As a former Nebraskan, I’ve watched him for a long time. (In 1988, I contributed to his first Senate campaign, a low three-figure sum that, to my amazement, he recalled when I met him years later.) All along he has been—in the very best senses—flaky. It was flaky to spend a decade building a business and then abandon it just as the go-go eighties began, and it was flaky to believe he could be elected in Nebraska as an unknown left-of-center Democrat. It was flaky (and brave and grand) for a divorced governor to let his movie-star girlfriend, Debra Winger, live with him in the governor’s mansion. It was flaky (and brave and moving) for a one-legged Medal of Honor winner to talk-sing the sad, grisly lyrics to the World War I elegy “And the Band Played Waltzing Matilda” in lieu of a normal speech the night he was elected to the Senate.

His 72-hour debate with himself about the mayoralty was, it must be admitted, capricious and half-baked. Yet its very whimsy reinforced my fondness for him. Indeed, I count most of the attributes that are conflated into that invidious “flaky”—unapologetic ambivalence, reflexive candor, independent-mindedness, a habit for giving bipartisan offense, spontaneity, playfulness—among Kerrey’s great virtues.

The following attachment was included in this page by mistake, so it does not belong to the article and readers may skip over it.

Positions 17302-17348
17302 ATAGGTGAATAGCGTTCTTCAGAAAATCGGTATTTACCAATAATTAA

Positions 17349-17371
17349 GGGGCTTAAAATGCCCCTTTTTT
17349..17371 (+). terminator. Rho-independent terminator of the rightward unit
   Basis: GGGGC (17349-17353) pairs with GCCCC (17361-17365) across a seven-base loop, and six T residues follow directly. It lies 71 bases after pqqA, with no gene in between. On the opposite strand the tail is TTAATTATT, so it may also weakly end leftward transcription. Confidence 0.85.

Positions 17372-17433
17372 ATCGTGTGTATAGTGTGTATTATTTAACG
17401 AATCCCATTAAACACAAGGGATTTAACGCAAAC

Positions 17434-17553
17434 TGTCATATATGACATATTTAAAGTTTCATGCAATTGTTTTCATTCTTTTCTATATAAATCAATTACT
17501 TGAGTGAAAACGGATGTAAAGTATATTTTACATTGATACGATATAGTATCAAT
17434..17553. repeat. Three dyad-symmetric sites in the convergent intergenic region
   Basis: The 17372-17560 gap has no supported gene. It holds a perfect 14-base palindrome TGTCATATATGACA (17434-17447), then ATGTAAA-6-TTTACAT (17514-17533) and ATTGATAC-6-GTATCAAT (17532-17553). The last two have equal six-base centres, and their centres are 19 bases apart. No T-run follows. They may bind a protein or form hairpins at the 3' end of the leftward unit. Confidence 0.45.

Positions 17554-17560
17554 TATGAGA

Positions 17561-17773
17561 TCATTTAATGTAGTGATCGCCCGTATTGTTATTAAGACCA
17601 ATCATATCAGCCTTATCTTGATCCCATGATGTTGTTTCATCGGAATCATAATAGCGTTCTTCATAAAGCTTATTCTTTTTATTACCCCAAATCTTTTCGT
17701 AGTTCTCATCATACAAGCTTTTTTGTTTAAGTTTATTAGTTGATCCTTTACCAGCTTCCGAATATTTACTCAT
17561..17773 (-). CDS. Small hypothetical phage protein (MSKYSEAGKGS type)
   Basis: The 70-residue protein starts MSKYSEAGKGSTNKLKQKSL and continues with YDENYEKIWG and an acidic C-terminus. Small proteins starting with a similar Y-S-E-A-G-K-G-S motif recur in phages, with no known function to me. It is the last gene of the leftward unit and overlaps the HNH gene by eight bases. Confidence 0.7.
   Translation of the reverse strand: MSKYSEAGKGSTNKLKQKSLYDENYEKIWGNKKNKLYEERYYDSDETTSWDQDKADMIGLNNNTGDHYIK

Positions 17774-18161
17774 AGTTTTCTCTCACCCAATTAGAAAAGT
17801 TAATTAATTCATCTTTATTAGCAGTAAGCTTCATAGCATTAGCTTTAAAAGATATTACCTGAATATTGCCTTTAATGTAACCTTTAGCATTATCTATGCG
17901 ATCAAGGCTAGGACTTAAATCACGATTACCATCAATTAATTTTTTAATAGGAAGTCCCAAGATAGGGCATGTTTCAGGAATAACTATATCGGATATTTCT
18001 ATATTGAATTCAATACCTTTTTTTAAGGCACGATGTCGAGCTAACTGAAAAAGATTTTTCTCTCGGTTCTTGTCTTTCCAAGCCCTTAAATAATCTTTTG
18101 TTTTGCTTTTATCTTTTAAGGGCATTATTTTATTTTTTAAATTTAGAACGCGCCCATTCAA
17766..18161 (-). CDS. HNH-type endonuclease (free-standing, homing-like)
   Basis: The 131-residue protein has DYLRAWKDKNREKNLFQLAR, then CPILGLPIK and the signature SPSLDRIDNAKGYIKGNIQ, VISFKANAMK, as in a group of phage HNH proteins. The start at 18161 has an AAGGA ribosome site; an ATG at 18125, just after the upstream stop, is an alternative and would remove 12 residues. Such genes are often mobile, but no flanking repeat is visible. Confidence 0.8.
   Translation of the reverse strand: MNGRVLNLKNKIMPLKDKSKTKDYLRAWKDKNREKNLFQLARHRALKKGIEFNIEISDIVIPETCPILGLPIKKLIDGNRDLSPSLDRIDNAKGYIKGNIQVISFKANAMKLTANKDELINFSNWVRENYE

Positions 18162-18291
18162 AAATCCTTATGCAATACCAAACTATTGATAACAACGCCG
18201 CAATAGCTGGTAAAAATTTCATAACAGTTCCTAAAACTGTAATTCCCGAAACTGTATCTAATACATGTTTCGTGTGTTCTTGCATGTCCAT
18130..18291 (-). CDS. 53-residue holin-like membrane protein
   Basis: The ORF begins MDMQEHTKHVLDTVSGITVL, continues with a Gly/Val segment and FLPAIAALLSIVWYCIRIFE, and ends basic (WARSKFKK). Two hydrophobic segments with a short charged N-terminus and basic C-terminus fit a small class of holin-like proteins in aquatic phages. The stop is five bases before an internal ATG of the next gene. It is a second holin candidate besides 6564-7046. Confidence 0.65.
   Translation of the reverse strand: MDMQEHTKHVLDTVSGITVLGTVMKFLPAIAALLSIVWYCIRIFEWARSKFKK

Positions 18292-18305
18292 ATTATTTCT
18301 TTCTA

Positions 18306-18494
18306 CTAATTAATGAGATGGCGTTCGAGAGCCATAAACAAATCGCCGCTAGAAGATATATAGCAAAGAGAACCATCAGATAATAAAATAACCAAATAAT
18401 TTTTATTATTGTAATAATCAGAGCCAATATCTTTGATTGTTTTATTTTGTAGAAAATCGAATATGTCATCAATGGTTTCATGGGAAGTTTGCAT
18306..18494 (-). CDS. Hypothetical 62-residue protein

Ambivalence. Like most of us, he has mainly approved of Bloomberg but also felt ambivalent; as he was obliged to consider the record closely, the ambivalence grew. In the age of Bush, unbudging conviction is so highly regarded that ambivalence has been stigmatized as the M.O. of dissemblers and pussies. But is it possible to be intellectually serious about most of today’s most contentious issues (Iraq, abortion, Terri Schiavo, immigration) without some ambivalence? Kerrey is that extremely rare public person willing to admit that his positions do not always spring forth simple and fully formed. (It’s telling that his favorite current play is Doubt.)

Candor. When the Times phoned, Kerrey was characteristically forthright. He can’t help himself. His most frequently quoted line as a senator was his pre-Monica estimation of the president: “Clinton’s an unusually good liar. Unusually good.”

Independence. Musing about a mayoral candidacy pissed off both the Republican incumbent and his would-be Democratic successors, since it explicitly slagged the former and tacitly the latter. Kerrey’s positions have always tended to be impolitic. It would serve any Democrat in Nebraska to tack right, but given great opportunities to cave in to political expediency, again and again he did not: He voted against the ban on partial-birth abortions, against banning gay marriage, against voluntary school prayer, against mandatory corn-ethanol gas (from the Cornhusker State), and, most memorably, against the Flag Protection Amendment to the Constitution. Conversely, in 2000, he spoke favorably about the ideas candidate Bush was pushing for Social Security reform, and two years later, as the head of a left-wing Manhattan academic establishment, supported the invasion of Iraq.